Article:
So we thought we would bake him a cake.

Mind you tastes like sh** and is very hard to swallow.

Hmmm he should love it.

Big rise in Afghan child migrants

United Nations aid agencies are warning of a sharp increase in unaccompanied Afghan children applying for asylum across Europe.
The latest figures from the UN refugee agency show an increase of 60% last year, with more than 6,000 under-18s seeking asylum.
Unicef says there is an urgent need to protect children migrating alone.
The UN Convention on the Rights of the Child obliges countries to protect children of all nationalities.
In 2008, UN refugee agency figures show, 3,800 Afghans under 18 applied for asylum in Europe.
The UN believes the latest figures are the tip of the iceberg; many unaccompanied minors do not apply for asylum because they fear detention and deportation.
A new study from Unicef, the UN children's agency, reveals a lack of coherent policy within Europe towards child migrants and often a failure to protect them.
Aid workers point to a recent case in which two Afghan boys, one only 13, died trying to hide in lorries travelling from Greece to Italy.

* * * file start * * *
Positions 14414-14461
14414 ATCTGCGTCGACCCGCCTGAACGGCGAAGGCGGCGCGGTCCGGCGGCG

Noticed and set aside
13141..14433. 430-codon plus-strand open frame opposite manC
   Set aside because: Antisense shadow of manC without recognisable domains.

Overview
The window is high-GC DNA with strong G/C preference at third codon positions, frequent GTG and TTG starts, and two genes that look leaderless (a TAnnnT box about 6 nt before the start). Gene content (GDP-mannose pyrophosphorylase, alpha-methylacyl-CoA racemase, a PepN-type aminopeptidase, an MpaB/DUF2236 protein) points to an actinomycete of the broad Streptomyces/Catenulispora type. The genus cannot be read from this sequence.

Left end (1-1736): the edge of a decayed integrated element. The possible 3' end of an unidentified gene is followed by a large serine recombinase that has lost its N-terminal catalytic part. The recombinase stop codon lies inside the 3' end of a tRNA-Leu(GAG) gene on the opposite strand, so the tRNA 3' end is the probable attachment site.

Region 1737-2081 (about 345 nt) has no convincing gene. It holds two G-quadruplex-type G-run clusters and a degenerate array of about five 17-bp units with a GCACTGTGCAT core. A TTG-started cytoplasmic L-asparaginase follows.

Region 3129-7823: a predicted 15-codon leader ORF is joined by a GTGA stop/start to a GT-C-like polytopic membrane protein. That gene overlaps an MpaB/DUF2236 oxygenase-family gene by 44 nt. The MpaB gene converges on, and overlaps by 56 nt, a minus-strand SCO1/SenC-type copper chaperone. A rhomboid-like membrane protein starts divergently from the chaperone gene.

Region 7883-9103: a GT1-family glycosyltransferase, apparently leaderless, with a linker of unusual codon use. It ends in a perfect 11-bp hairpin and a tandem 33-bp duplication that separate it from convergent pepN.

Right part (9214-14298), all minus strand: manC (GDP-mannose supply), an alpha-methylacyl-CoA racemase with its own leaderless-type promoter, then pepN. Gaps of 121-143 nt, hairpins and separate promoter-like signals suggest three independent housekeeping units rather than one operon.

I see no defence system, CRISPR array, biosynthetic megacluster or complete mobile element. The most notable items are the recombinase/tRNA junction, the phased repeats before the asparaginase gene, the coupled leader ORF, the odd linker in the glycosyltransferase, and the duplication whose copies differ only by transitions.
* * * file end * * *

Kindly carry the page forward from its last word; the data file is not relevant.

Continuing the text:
A study of care offered by UK local authorities shows, Unicef says, that unaccompanied children often experience racism, are not believed when they try to tell adults their stories, and struggle with the mental trauma experienced on their journey to the UK.
The UN says much more research into the growing phenomenon of child migrants is needed, but that these initial findings show the need to offer better protection is urgent.
BBC News

Netherlands gay protest over Catholic communion snub

Hundreds of Dutch activists have walked out of a Mass in protest at a Roman Catholic policy of denying communion to practising homosexuals.
On this occasion, the church, in 's-Hertogenbosch, had already decided not to serve communion, so the protesters left, shouting and singing.
The dispute began earlier this month when a priest in a nearby town refused communion to an openly gay man.
The Netherlands was the first country to introduce gay marriage in 2001.